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Not Your Frat Boy’s Beer Fest

Peter Olszewski / Khmer Times Share:
The exterior of The Ten Bells Bar and Restaurant. KT/Fabien Mouret

Recently opened The Ten Bells Bar and Restaurant is making a name for itself in Siem Reap, with quirky events and the current downright civilized brew fest.

Elegance isn’t normally a word associated with beer festivals – with the exception being the festival at Siem Reap’s smooth new The Ten Bells Bar and Restaurant in the busy Pub Street precinct.

The venue, which takes its name from a famous three-century-old English pub that was the haunt of two of the prostitutes killed by Jack the Ripper, is owned by the Angkor W Restaurant Collection.

The company’s director of sales and marketing, Stephane Aubry, is at pains to explain that there are no rowdy backpackers slugging down foam-sodden 50 cent beers or barrel-bellied boofheads full of brew and bravado chug-a-lugging lager at the Ten Bells Beer Festival, which winds up on Monday, June 20, after a 10 day stint.

“The style is 100 percent elegant,” he says, pointing out that it is in keeping with the venue itself, which he describes as “a stylish upper level bar and restaurant.”

Aubry adds that, in the same vein, there is also a “no-tinnie” policy at the so-called festival, with all beers served in the bottle only as glass gives better taste to the brew – or so says Stephane.

But he does concede that the occasion is more of a promotion than a real beer fest–one that gives the clientele tastes of beers from around the world in one pleasant place. Belgian beers head the drinks list, possibly because the owner is Belgian. That said, the list of 15 different Belgian beers is magnificent. Well known favorites such as Stella Artois feature, plus other delights such as Hoegaarden and La Chouffe Blond.

Cambodia is on the menu with two Angkor beers, and Germany with four beers including three Erdingers. New Zealand and Thailand are both represented with two beers each, and one each from the Netherlands, Mexico and Singapore. The only oddity with this list is the absence of Australian brews, up there with the best in the world. But perhaps the exclusion is a Belgian thing, as of course Belgians declares theirs the best in the world. And they’re probably correct.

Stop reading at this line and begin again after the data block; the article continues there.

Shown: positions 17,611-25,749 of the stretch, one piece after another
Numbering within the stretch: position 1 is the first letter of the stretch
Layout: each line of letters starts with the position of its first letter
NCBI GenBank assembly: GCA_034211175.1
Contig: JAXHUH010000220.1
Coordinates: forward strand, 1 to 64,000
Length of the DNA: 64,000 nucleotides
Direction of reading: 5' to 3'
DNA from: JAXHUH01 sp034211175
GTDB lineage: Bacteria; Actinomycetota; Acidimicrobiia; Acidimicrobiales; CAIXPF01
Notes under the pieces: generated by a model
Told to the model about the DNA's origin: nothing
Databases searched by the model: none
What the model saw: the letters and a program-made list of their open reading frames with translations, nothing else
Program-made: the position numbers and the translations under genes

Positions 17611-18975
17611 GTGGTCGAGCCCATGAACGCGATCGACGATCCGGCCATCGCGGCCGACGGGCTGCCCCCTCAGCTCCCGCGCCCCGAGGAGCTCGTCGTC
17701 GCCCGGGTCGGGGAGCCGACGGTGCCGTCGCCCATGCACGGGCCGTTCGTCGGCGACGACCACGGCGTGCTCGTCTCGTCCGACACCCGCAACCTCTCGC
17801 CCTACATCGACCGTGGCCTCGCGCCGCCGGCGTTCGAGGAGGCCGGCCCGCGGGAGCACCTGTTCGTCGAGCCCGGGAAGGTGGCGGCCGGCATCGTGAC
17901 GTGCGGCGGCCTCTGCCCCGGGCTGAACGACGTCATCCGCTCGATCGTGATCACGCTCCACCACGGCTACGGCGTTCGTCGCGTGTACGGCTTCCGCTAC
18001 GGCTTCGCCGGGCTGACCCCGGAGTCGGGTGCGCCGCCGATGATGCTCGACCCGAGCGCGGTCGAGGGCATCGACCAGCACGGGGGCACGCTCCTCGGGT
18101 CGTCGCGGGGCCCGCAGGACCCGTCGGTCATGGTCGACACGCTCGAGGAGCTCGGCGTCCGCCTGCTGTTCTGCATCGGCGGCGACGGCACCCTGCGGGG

Beer prices at the festival range from $1.80 for a 33cl Angkor bottle to $6 for a 33cl bottle of premium Belgian. And in keeping with the elegance and refinement concept, Ten Bells also serves up a range of five “beer influenced” tapas, such as nifty little numbers like oysters on beer, accra of mackerel on beer and pigs paté on beer – items that don’t feature at your typical beer fest.

Promotions like the beer fest have quickly put Ten Bells well and truly on the Siem Reap venue map, despite only opening in March. The venue also has a popular monthly attraction with its Ten Bells Music Production Label special evening sessions.

“This is open to all the musicians who are in town at the time,” says Aubry, “Whether they are local Siem Reap musicians or from anywhere on the globe.

“What we do is we give them the space and equipment to play, we record them live for a very small fee and then give them their cd of their music.

“Ultimately we want to create a music label like the Buddha Bar label or Café del Mar in Spain. They both started out in a bar, with different djs coming and created their own label.

“What we’re trying to do is create a label that hopefully will be known around the world as made in Cambodia.”

And most local musos will certainly drink to that.

The Ten Bells Bar and Restaurant. West Alley, corner of Sivutha Boulevard, Siem Reap.
Phone: 092 328 051. Info: [email protected]

A spread of the tapas at The Ten Bells Bar.

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